Dell™, along with the Ernst & Young Entrepreneurial Winning Women and Endeavor, announced today it will host the third annual Dell Women’s Entrepreneur Network (DWEN) June 17-19, 2012, in New Delhi, India.

The three-day event, will be emceed by Forbes Woman President and Editor Moira Forbes and hosted by Karen Quintos, Dell chief marketing officer , and Steve Felice, president of Dell Consumer, Small and Medium Business. The event will connect female founders, CEOs and leaders of high-growth businesses in the world’s top markets to share best practices and challenges, and to celebrate the impact women-owned businesses have on the global economy.

“For these entrepreneurs to compete in today’s global landscape, they need to expand their networks, access new sources of capital and explore how technology can help them innovate,” Ms. Quintos said. “This is exactly the goal of The Dell Women’s Entrepreneur Network, and we’re absolutely committed to empowering these women and their businesses to succeed and grow.”

India is shifting from a developing nation into a robust economic powerhouse, making it an ideal location to foster global entrepreneurship. According to a report by PricewaterhouseCoopers, India is poised to overtake the USA and emerge as the world's second largest economy on purchasing power parity basis by 2050 . However, while the number of female entrepreneurs worldwide is growing at a rapid pace, research from Endeavor indicates that women entrepreneurs in emerging markets have weaker traditional business skills and less access than men do to established business networks. 

“Female entrepreneurs in developing countries face significant obstacles to growth. They have a tendency to be self-funded, and are much less likely to be in business with a partner or co-founder,” said Linda Rottenberg, co-founder and CEO of Endeavor Global. “The Dell Women’s Entrepreneur Network is building an incredibly valuable network by bringing together a community of like-minded businesswomen worldwide and connecting them with right resources to propel growth.”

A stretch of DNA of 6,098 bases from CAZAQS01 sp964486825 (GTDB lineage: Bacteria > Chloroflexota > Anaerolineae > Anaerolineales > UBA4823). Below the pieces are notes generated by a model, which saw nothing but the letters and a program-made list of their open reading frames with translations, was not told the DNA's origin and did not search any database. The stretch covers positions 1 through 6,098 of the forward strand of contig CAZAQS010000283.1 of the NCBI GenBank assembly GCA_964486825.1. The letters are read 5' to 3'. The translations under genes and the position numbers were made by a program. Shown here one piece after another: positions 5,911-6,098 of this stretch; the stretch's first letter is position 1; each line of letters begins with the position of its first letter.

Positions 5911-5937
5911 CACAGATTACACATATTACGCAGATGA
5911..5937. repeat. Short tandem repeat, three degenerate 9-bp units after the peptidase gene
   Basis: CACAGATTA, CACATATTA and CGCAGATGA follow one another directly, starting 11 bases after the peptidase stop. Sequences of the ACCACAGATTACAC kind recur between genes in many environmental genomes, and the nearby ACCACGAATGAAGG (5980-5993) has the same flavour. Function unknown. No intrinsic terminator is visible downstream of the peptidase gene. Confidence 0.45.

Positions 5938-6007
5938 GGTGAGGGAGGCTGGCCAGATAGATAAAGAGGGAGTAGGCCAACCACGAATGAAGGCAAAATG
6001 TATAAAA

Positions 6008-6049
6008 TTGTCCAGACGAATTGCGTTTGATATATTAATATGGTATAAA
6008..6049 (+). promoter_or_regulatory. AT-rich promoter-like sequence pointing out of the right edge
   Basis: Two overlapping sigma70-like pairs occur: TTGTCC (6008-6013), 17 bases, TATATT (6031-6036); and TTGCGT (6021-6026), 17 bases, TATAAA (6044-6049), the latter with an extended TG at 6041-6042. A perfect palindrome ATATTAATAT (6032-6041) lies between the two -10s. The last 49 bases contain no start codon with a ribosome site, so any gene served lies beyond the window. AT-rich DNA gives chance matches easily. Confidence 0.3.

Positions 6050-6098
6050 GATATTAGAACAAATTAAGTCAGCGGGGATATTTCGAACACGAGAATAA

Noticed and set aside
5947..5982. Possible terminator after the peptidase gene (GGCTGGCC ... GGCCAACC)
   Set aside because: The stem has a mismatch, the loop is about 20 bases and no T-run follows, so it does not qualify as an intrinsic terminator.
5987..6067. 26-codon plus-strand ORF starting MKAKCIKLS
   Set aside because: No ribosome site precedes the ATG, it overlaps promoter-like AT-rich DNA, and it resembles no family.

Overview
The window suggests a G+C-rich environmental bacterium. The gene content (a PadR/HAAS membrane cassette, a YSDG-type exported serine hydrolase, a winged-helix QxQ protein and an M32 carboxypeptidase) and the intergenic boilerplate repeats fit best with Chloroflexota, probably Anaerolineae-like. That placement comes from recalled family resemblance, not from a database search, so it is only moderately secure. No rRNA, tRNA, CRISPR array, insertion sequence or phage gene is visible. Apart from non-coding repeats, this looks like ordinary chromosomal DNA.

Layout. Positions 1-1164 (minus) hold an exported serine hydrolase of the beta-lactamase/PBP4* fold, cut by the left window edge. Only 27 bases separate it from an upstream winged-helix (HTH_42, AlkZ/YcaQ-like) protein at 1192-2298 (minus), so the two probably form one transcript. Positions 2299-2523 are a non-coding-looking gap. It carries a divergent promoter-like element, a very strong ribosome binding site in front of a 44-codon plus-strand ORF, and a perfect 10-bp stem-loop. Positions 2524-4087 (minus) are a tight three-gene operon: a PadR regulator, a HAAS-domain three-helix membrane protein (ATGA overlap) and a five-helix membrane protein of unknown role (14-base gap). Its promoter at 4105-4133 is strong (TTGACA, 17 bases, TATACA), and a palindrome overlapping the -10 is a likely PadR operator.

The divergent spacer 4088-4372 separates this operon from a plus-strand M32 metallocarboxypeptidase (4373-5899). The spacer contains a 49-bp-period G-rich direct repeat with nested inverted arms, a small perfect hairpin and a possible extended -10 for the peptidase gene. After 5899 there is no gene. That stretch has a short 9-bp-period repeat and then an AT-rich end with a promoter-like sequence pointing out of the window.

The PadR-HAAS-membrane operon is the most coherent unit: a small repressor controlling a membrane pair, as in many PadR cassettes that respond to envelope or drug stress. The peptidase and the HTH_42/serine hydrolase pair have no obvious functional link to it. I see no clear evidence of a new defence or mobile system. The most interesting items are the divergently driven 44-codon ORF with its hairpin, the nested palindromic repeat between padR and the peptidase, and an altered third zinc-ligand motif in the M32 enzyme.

Entrepreneurs are the lifeblood of the global economy, and World Bank and The World Economic Forum both report that women-owned businesses can be the tipping point for a global economic comeback² . To further spur such growth, Dell continues to host the event in emerging countries after successfully piloting DWEN 2010 in Shanghai, China, during the World Expo, and then in Rio de Janeiro, Brazil, in 2011.

In Brazil, Moira Forbes served as emcee of the invitation-only event attended by more than 100 female business owners, business icons, experts and thought leaders from around the world. Speakers and panelists included Arianna Huffington, founder of the Huffington Post; Carley Roney, founder of The Knot; venture consultant Judith Clegg, founder and CEO of Venturing Unlimited and The Glasshouse; Leila Velez, president of the Brazilian beauty chain Beleza Natural; Amy Millman, president and co-founder of entrepreneur incubator Springboard Enterprises; and Reina Otsuka, founder & CEO of Ecotwaza, a leading eco-friendly Japanese product export company.